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Personal computer invisibility

In a corporation there are two sources of attack on computers. The first is internal and the second is external. At home, however, even with a company machine, you really aren’t concerned about external attack other than the computer being stolen. And, in fact, you may not actually be concerned at all! If it would be anything more than an annoyance if your hard-drive were trashed, or if it would be a problem if the information on your computer appeared on a public web site or in the hands of your adversaries, then yes, you care. If not, then you probably don’t need anything other than an antivirus program.

If you decide you do care, than you do need to be somewhat concerned about outside attack when we connect to the internet. This concern is lessened if you connect via a dial-up modem, because the IP address of the computer (a unique number which identifies your computer from all the millions of other computers on the internet) changes each time you sign on, making you hard to find, and because you are on for such short periods of time that even if you are found, there is hopefully not enough time for a cracker to do anything bad to you.

This is not so if we have a permanent connection with a DSL line, a cable modem, or any other connection with which you tend to be on for long periods and with a fixed IP address. In this case we have to become more concerned about whether our computer can be located, penetrated, and used.

There are two issues here. The first is how does someone identify your IP address. Well, putting aside randomly capturing IP addresses, one way is to log on to a web site. When people load a web page, a lot of information about you, including your IP address, is captured. If you participate in online forums, some publicly display your IP address for all to see. Once your IP address is known, the bad guy can start probing your computer to look for security holes in the system.

This tells us two things: First, that you don’t want to be giving out our IP address. Second, that you want to close security gaps.

Hiding the IP address

You can hide your IP address using an anonymous proxy server. When you load a web page using an anonymous proxy server you actually send your request to the proxy server, which then requests the page and passes it back to you. The IP address captured is that of the proxy server, rather than our IP address. On our home computer we use A4Proxy, to be found at http://www.inetprivacy.com/.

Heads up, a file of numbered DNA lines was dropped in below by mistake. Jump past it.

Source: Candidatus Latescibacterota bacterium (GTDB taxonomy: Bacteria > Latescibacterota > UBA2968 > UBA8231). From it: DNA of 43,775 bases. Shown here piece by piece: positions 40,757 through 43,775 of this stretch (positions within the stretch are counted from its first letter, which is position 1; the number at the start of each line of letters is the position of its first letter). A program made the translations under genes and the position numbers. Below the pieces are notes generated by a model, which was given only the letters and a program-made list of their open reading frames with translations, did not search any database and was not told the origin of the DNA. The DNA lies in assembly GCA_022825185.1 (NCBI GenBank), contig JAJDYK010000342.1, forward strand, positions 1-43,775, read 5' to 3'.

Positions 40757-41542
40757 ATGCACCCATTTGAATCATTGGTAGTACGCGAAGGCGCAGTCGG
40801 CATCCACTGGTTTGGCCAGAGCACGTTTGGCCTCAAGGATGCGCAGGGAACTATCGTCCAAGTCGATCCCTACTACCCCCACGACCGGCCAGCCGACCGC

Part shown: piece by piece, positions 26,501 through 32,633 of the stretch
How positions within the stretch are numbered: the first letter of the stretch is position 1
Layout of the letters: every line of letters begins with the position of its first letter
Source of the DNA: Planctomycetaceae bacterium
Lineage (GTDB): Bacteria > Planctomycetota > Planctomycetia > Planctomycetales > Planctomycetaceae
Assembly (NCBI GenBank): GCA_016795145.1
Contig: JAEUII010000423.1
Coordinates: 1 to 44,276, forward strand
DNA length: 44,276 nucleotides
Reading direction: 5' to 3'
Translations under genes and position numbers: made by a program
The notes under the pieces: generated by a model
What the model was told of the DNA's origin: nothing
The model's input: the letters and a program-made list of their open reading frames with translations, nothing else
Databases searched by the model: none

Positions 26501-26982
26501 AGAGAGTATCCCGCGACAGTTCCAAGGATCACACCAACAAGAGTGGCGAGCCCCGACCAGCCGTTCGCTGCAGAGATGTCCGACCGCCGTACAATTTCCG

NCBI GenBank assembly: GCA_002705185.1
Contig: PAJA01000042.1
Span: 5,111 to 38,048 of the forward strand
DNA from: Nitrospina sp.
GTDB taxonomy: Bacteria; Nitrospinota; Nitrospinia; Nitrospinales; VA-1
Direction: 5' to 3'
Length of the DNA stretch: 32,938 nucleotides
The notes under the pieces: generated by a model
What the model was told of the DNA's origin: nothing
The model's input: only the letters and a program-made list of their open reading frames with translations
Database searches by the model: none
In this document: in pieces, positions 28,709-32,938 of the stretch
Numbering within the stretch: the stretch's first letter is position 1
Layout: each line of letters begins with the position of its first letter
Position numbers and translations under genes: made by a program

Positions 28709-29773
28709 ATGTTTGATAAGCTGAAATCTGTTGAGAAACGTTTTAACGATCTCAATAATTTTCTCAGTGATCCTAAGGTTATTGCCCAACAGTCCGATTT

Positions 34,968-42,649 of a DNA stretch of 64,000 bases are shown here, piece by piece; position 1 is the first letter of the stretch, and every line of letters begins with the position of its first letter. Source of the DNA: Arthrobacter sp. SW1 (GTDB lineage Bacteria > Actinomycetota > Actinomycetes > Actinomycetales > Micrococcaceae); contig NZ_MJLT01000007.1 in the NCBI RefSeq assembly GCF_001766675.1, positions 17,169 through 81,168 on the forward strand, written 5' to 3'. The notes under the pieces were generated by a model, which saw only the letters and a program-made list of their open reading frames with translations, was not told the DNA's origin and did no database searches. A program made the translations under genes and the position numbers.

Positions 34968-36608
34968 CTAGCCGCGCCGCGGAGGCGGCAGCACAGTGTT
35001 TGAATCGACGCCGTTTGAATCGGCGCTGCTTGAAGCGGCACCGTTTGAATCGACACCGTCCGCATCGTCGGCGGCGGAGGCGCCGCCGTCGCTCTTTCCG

Closing security gaps

Security gaps for the home user come in three flavors. One is the endless set of security flaws built into the operating system or software. You deal with this by checking for security updates. If you run Windows there is a Windows Update program you can click-on that will give you the latest updates. Additionally, there are programs that will notify you when there are updates to your various pieces of software. We use BigFix at http://www.bigfix.com/. Finally, many programs themselves allow you to check for updates.

A second area of danger is computer viruses. It is prudent these days to use an anti-virus program and to make sure both the program itself and the virus definitions are kept up to date. Many anti-virus programs will automatically update themselves.

Finally, cunning crackers can, if they know your IP address, hack into your system while you are online. Fortunately, you can do a lot to make your home computer invisible to the outside world. A good place to start is using the tests available online at Gibson Research Corporation at http://www.grc.com/. If you go to the Shields Up! Section there is a lot of good – and comprehensible – information, as well as two sets of tests: Test my Shields and Probe my Ports. These two tests will give you a reasonable assessment of how open your computer is, and suggestions on how to change settings to make it safer. Amusingly, when we re-ran these tests for this article, we came up with a lot of vulnerabilities which we thought we had dealt-with long ago. We then realized that we had run the tests through an anonymous proxy server, and what was being seen was that computer, not ours. When run with our own IP address we were relatively secure.

While closing the gaps as suggested at grc.com is helpful, for more complete control you will really need a firewall, which is software that controls what can go into and out-of your computer. Personal firewalls are not expensive.

And not particularly complicated. We use ZoneAlarm Pro from Zone Labs at http://www.zonelabs.com/. While we use the snazzy $50 version, they also have a version that sells for $40, as well as a perfectly adequate version that you can download free. Which version you get depends on how sophisticated you are, but the free version is likely to do everything you need. We got the paid version because we believe in supporting good vendors who graciously offer a free version.

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